So after a history of bad outings or horrible dates you just decide to stay at home. After a long work week it’s much easier to stay at home and rest up or take care of personal things like laundry, paying bills or hitting the gym. Going out seems like such a pain & more trouble than it’s worth. And when you stop going out, you stop wanting to go out.

For me, it’s gotten to the point that going out is something that I don’t really need to do every weekend. Or even every other weekend for that matter. In lieu of large crowds, expensive drinks & lame pickup lines my living room coach suddenly looks really appealing. And before I know it a whole month can pass by and I haven’t left my couch.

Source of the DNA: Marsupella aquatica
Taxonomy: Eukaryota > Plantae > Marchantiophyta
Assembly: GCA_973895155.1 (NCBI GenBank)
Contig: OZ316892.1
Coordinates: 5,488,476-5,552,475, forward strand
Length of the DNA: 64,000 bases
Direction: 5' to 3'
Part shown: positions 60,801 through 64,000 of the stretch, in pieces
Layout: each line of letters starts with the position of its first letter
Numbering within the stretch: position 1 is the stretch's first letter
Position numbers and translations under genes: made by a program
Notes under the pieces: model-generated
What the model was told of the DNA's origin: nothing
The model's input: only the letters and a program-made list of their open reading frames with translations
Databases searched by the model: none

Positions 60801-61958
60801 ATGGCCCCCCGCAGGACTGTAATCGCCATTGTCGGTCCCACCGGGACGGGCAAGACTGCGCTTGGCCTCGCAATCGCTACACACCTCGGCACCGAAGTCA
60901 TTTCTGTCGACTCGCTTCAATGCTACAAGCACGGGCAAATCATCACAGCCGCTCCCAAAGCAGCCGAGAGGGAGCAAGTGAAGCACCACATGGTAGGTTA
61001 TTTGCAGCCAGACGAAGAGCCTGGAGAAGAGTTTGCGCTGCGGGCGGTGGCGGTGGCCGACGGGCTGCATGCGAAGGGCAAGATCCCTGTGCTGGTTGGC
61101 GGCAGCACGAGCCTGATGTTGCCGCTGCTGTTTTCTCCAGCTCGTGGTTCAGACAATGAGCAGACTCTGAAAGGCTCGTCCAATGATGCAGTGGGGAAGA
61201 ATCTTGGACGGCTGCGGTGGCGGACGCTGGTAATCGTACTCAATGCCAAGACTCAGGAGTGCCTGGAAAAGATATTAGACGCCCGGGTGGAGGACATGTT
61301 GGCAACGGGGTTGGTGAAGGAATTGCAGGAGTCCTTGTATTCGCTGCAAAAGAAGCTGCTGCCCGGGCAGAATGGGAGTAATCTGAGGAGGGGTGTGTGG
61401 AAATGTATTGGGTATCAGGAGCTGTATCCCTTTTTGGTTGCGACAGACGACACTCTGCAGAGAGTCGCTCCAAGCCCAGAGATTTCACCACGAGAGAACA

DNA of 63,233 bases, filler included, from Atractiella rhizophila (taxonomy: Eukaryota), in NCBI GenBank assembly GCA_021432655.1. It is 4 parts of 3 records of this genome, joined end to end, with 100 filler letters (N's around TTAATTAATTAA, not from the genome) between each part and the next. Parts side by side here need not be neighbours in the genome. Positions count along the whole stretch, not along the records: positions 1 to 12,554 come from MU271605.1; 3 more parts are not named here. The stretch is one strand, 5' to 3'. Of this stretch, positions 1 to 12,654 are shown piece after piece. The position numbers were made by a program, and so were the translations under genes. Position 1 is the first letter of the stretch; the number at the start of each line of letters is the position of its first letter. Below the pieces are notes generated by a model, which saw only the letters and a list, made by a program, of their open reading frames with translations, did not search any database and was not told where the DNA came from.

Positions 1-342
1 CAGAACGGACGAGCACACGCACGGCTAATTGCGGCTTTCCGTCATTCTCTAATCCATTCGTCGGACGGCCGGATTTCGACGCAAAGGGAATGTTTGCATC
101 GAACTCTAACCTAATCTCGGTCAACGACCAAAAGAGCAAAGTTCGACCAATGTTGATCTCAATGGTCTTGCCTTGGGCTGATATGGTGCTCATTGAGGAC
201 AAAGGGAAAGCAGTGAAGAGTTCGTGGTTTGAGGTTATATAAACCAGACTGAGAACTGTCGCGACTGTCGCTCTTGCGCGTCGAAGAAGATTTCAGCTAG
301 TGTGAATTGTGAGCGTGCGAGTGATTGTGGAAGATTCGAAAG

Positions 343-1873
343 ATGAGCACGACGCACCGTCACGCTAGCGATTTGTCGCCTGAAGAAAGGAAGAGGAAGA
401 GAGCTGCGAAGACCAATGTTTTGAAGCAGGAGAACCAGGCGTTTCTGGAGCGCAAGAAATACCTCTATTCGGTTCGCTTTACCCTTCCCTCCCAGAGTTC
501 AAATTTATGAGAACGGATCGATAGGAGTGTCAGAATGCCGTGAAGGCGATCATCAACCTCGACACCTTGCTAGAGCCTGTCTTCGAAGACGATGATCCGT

The question then becomes, how will you ever meet someone if you never leave your couch? It takes a lot to go out and sometimes leaving the house just doesn’t pay out. But unless I want to enjoy the rest of my weekends alone on my couch, I need to get out to meet someone.  Sometimes it really doesn’t matter where you go. You can meet a man at a bar, the club, the library, a skating rink or even at a pool hall. And not all of these places require dressing up. I’ve even hooked up with men from the gym (and you know I was not looking cute there!).

So ladies (and gentlemen), even when you don’t feel like it – get up, get dressed & get going!  Sitting on the coach is okay every now & then, but staying on the couch is not going to get you any closer to meeting your future mate.